Kazakhstan is taking a hard line

On 20 November, the Prosecutor General’s Office of Kazakhstan lodged a motion in court seeking a ban on the organisations Alga!, Halyk Maidany and a number of mass media, including the TV stations K+ and, the newspapers Respublika and Vzglyad and dozens of websites linked to them on charges of “propagating extremism”.The public prosecutor’s motion concerns the operation of the most active and largest political opposition group, who have been held responsible by the government for the incidents in Zhanaozen last year (according to the official version, fourteen people were killed in the bloody clashes between striking workers and internal security forces). This opposition group is most likely linked to Mukhtar Ablyazov - recognised as the main sponsor and personification of opposition to Nursultan Nazarbayev. On 24 November, the court suspended the operation of most of the aforementioned entities until the end of the proceedings. In turn, the Security Council of Kazakhstan held a meeting chaired by the president on 14 November in Astana. The main topic of the meeting concerned actions aimed at combating and preventing terrorism and Islamic radicalism.




  • The recent moves taken by the government are the culmination of its active struggle against the opposition centred around Ablyazov, which has continued for almost a year now, and an attempt to pacify them before the upcoming first anniversary of the Zhanaozen riots (16 December). The government is determined to eliminate the circles linked to Ablyazov, while branding the opposition as extremist organisations will make it easier to respond to criticism from the West. It is very likely that the court will grant the public prosecutor’s motion, as a consequence of which the opposition’s influence on the Kazakh public – which has been minimal so far – will be reduced dramatically.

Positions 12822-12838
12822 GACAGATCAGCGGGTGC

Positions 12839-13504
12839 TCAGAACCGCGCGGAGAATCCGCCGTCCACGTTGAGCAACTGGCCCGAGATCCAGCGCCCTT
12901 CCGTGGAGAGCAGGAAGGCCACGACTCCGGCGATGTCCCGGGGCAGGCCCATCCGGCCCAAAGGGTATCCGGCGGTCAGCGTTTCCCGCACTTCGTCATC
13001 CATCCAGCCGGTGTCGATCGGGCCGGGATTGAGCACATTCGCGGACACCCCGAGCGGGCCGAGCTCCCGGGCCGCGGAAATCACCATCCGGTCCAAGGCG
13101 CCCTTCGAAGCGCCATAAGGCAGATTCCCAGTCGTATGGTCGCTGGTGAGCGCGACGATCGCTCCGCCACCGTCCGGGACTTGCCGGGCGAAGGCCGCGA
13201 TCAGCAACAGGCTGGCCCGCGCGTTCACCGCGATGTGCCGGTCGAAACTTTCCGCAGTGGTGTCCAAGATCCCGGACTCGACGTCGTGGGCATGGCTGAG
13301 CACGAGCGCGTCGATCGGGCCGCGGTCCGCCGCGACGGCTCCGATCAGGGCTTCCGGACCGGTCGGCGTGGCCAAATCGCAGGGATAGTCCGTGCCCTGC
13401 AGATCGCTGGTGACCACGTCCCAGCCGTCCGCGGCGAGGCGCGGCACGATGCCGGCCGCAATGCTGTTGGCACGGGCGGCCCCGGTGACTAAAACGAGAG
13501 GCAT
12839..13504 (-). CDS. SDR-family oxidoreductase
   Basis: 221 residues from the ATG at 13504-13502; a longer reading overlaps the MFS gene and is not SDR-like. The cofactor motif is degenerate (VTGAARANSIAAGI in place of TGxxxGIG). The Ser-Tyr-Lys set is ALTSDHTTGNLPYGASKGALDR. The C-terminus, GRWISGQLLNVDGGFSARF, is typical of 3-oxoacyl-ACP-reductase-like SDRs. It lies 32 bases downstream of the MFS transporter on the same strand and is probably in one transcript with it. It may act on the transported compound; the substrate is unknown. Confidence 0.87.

• In parallel with the actions aimed against the opposition, increasingly tough measures have been taken to combat terrorism and Islamic radicalism, visible signs of whose activity include the growing number of clashes with terrorists and the deepening Islamisation of society. The government is treating this as a top priority issue, evidence of which includes the reorganisation of law enforcement agencies it has instigated and social campaigns aimed at making the public more sensitive to threats linked to terrorism and radicalism. The gravity of this problem has been emphasised as it was made a subject of discussion during the meeting of the Security Council of Kazakhstan. The president has also given it high significance for example by appealing to young people not to wear hijab, which he said was an element which did not belong to the Kazakh culture.
  • These actions stem from a feeling of insecurity which has been growing inside the government over the past year and, more broadly, from concern about Kazakhstan’s stability due to the lack of control over existing social processes. The Zhanaozen riots and the terrorist attacks have made it clear that there are groups of people in Kazakhstan who are dissatisfied with the country’s political and economic transformation and who have until now been disregarded by the state. The possibility that these groups could be used by foreign opposition in Kazakhstan’s internal games is seen by the president and his inner circle as a destabilising factor which potentially poses a threat to their position and complicates the process of succession to Nazarbayev.